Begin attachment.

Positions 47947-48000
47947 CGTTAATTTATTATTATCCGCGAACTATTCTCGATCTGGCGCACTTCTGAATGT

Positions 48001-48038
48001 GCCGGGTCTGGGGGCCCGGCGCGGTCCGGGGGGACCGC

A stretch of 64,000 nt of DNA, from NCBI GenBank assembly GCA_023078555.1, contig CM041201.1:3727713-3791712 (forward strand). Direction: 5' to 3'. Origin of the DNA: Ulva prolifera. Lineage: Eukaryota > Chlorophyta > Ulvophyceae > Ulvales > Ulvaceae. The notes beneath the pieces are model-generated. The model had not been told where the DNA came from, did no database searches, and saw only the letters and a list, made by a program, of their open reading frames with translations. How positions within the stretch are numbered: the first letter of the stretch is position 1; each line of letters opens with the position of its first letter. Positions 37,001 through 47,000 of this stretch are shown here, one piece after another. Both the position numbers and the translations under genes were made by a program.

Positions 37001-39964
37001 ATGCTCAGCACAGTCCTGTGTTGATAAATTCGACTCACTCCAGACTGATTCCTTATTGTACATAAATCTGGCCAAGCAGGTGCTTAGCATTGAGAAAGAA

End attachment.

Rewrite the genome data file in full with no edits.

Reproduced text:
Positions 47947-48000
47947 CGTTAATTTATTATTATCCGCGAACTATTCTCGATCTGGCGCACTTCTGAATGT

Positions 48001-48038
48001 GCCGGGTCTGGGGGCCCGGCGCGGTCCGGGGGGACCGC

A stretch of 64,000 nt of DNA, from NCBI GenBank assembly GCA_023078555.1, contig CM041201.1:3727713-3791712 (forward strand). Direction: 5' to 3'. Origin of the DNA: Ulva prolifera. Lineage: Eukaryota > Chlorophyta > Ulvophyceae > Ulvales > Ulvaceae. The notes beneath the pieces are model-generated. The model had not been told where the DNA came from, did no database searches, and saw only the letters and a list, made by a program, of their open reading frames with translations. How positions within the stretch are numbered: the first letter of the stretch is position 1; each line of letters opens with the position of its first letter. Positions 37,001 through 47,000 of this stretch are shown here, one piece after another. Both the position numbers and the translations under genes were made by a program.

Positions 37001-39964
37001 ATGCTCAGCACAGTCCTGTGTTGATAAATTCGACTCACTCCAGACTGATTCCTTATTGTACATAAATCTGGCCAAGCAGGTGCTTAGCATTGAGAAAGAA